Sails…aren’t they tough as old boots, used to rain, wind and sun, designed to withstand unbelievably strong forces? Yes, they are – but it is because of the rugged life that they’ve led in Windermere weather that we have to take special care of them now if we want to extend their lifespan well beyond their original makers’ expectations.
Our oldest sail in the collection belongs to 1934 17ft Windermere yacht Dawn. It dates from the year of her launch and still has its original sailbag. Other absolute beauties also survive from the 1930s – all made by prestigious sailmakers Ratsey and Lapthorn of Cowes.
Now we are taking a museum approach to their preservation, bearing in mind their greatly increased fragility due to years of exposure to light, moisture and dirt. We called on accredited textile conservator Michelle Harper to advise us, knowing that she’s worked on HMS Victory’s sails, so is used to challenges on a grand scale. Michelle ran a sail surface cleaning workshop in our space at Brockhole Visitor Centre and kept a very close eye on us while we laboured under her tuition. We were really pleased with the results which will help us move on with a ‘deeper’ clean of more of the sails in the collection but struck just the right balance between removing more recent soiling while keeping evidence of historic use.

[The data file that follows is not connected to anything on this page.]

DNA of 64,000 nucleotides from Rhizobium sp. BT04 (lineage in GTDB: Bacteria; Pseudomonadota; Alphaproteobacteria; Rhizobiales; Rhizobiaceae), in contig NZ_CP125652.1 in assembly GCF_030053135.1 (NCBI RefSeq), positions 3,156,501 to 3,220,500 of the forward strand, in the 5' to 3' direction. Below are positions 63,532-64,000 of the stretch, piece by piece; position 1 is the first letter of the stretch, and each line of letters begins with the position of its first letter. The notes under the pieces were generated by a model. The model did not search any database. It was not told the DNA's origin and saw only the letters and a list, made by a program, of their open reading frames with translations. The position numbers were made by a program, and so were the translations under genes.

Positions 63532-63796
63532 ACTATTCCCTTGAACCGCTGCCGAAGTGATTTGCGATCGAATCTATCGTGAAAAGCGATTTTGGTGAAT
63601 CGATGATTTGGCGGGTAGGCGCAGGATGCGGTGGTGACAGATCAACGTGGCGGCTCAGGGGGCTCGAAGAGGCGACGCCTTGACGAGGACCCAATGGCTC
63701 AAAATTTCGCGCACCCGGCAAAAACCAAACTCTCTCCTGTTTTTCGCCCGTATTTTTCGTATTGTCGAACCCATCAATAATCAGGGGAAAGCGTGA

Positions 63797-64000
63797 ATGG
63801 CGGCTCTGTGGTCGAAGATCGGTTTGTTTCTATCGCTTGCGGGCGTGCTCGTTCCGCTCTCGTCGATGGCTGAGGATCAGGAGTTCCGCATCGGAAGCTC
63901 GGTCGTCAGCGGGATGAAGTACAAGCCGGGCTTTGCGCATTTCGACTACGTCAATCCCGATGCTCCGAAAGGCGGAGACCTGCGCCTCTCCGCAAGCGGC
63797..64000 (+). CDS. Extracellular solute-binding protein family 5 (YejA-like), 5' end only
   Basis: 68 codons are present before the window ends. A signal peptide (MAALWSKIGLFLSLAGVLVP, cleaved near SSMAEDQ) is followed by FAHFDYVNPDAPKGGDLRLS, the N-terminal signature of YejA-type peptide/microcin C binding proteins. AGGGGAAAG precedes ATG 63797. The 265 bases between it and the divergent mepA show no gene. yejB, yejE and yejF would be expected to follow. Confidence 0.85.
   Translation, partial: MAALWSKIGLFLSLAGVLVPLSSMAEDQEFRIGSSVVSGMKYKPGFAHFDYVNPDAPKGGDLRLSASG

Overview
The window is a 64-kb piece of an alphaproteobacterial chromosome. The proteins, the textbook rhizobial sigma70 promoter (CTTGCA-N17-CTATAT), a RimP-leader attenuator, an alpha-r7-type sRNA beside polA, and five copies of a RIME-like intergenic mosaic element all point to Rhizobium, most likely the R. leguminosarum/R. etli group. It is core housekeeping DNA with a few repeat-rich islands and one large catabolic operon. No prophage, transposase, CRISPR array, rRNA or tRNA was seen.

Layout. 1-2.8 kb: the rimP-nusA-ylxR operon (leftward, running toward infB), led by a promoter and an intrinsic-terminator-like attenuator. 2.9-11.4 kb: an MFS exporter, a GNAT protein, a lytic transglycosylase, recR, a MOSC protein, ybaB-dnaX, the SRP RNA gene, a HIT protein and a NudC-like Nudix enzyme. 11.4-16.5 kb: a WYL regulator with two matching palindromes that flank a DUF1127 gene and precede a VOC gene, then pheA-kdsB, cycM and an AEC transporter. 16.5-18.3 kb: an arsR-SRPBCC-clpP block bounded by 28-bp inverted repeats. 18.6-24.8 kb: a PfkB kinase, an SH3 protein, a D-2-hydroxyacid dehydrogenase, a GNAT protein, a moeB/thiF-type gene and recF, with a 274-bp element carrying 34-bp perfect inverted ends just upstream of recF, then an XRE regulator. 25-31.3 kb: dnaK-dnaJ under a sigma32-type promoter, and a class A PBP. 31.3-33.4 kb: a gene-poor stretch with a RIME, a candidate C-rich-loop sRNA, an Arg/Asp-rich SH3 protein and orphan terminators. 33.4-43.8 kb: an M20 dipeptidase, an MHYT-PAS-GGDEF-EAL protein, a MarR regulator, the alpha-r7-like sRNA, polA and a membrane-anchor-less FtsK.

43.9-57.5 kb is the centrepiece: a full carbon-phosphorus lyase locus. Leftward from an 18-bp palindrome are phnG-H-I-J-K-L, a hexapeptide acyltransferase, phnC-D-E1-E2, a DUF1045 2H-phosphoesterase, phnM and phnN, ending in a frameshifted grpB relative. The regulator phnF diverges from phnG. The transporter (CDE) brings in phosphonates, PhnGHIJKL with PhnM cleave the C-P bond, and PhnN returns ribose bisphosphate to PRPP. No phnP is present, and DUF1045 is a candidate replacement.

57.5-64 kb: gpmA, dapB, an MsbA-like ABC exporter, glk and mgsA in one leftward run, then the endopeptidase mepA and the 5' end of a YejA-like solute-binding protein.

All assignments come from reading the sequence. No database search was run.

We used ‘smoke sponges’ and old fashioned elbow grease rather than water, but will also be sending Dawn’s classy 1949 sails away to Michelle for tests in preparation for a specialist conservation wet clean. The 1949 set will then be on display in our new exhibition space in rotation with the 1930s set to avoid excessive light exposure.
Right now, our newly trained staff and volunteer team can’t wait to try out new skills and clean the rest of the sail collection. It may be rewarding, but cleaning with the smoke sponge is also really hard physical work, so we’re not even going to try to calculate the total sail area that still needs our attention!